FIG. 1B shows a longitudinal sectional view of a dual layer convoluted boot according to another embodiment of the present invention in an exemplary joint assembly.

FIG. 2 shows a longitudinal sectional view of a dual layer roll boot similar to FIG. 1A.

FIG. 3 shows a longitudinal sectional view of a dual layer convoluted boot similar to FIG. 1B.

FIGS. 4A, 4B, and 4C show partial longitudinal sectional views of various embodiments of boot seal walls at a joint connection end according to the present invention.

DETAILED DESCRIPTION

In the Figures, the same reference numbers denote like elements. In the Figures, the dual layer boot seal represented is capable of sealing any joint type configuration wherein the joint components move relative one another. Typical joints include a constant velocity universal joint or other similar joint wherein the joint parts move relative to each other on a cyclic basis. While the boot seal of the present invention is described with reference to a method and apparatus for sealing a constant velocity universal joint, the present invention may be adapted and utilized for other flexible shaft seals. In the following description, various parameters and components are described for several constructed embodiments. These specific parameters and components are included as examples and are not meant to be limiting.

FIG. 1A shows a longitudinal sectional view of dual layer roll boot according to one embodiment of the present invention in an exemplary joint assembly. The boot seal 12 comprises a boot seal wall 13. The boot seal 12 in this example is a roll boot 14 molded from an elastomer. The boot seal 12 is formed having an inner layer 15 and outer layer 17 in accordance with an embodiment of the present invention. The roll boot is shown sealing a joint 10. The roll boot 14 is fixed by a clamp 29 at a first end 18 to a shaft 30 of the joint 10, and is fixed by a crimped portion 28 at a second end 20 to a cover 32. The shaft 30 is connected to the inner joint part 31 of the joint 10. The cover 32 is connected to the outer joint part 33 of the joint 10. The inner joint part 31 is coupled to the outer joint part 33 by a plurality of torque transmitting balls held in a ball cage. Thus, the roll boot 14 has a boot seal wall 13 connecting the first end 18 to the second end 20 sealing the joint 10. The present embodiment of joint 10 as shown is a constant velocity joint. Of course, a roll boot according to the present invention could also be used to seal other constant velocity joint configurations and universal joint configurations.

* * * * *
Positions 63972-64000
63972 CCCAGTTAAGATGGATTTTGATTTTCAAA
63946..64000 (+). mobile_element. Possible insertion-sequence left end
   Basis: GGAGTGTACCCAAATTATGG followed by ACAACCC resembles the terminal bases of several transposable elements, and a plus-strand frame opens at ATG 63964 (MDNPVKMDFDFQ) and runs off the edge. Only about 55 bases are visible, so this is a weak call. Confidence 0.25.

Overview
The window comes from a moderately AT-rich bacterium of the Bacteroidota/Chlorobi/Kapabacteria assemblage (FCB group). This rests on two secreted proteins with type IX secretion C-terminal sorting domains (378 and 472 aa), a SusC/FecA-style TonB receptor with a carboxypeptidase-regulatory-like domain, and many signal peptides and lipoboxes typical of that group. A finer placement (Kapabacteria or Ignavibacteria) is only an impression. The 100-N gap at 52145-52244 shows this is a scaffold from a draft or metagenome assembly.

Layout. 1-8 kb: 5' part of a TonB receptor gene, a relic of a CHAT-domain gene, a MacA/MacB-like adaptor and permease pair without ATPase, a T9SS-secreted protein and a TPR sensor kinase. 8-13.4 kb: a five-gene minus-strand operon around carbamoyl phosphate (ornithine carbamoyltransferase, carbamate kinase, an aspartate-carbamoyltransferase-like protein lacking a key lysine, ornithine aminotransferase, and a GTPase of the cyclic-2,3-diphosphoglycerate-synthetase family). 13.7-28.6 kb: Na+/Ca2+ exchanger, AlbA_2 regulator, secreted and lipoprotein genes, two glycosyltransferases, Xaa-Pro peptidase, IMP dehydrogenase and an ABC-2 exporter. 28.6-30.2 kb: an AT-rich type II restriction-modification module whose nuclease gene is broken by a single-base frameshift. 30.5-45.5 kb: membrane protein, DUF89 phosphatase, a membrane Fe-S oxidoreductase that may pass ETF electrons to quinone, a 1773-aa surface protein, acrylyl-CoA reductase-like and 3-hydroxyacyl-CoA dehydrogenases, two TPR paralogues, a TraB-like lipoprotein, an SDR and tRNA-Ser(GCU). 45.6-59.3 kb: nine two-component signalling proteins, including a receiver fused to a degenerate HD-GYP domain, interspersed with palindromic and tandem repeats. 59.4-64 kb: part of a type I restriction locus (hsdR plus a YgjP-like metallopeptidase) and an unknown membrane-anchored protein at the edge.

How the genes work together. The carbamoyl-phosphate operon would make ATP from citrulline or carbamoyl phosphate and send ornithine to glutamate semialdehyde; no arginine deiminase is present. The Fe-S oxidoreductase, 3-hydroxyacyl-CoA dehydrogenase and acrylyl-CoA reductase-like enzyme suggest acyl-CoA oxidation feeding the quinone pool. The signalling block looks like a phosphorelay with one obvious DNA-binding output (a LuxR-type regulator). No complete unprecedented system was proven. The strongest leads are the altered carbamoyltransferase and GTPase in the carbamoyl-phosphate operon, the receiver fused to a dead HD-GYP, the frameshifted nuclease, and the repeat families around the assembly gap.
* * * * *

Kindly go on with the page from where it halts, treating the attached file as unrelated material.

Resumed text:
FIG. 1B shows a longitudinal sectional view of a dual layer convoluted boot another embodiment of the present invention in an exemplary joint assembly. The boot seal 12 comprises a boot seal wall 13. The boot seal 12 in this example is a convoluted boot 16 molded from an elastomer. The boot seal 12 is formed having an inner layer 15 and outer layer 17 in accordance with an embodiment of the present invention. The convoluted boot is shown sealing a joint 10. The convoluted boot 16 is fixed by a clamp 29 at a first end 18 to a shaft 30 of the joint 10, and is fixed by a clamp 28 at a second end 20 to a cover 32. The shaft 30 is connected to the inner joint 31 of the joint 10. The cover 32 is connected to the outer joint 33 of the joint 10. The inner joint 31 is coupled to the outer joint 33 by a plurality of torque transmitting balls held in a ball cage. Thus, the convoluted boot 16 has a boot seal wall 13 connecting the first end 18 to the second end 20 sealing the joint 10. The present embodiment of joint 10 as shown is a constant velocity joint. Of course, a boot seal according to the present invention could also be used to seal other constant velocity joint configurations and universal joint configurations.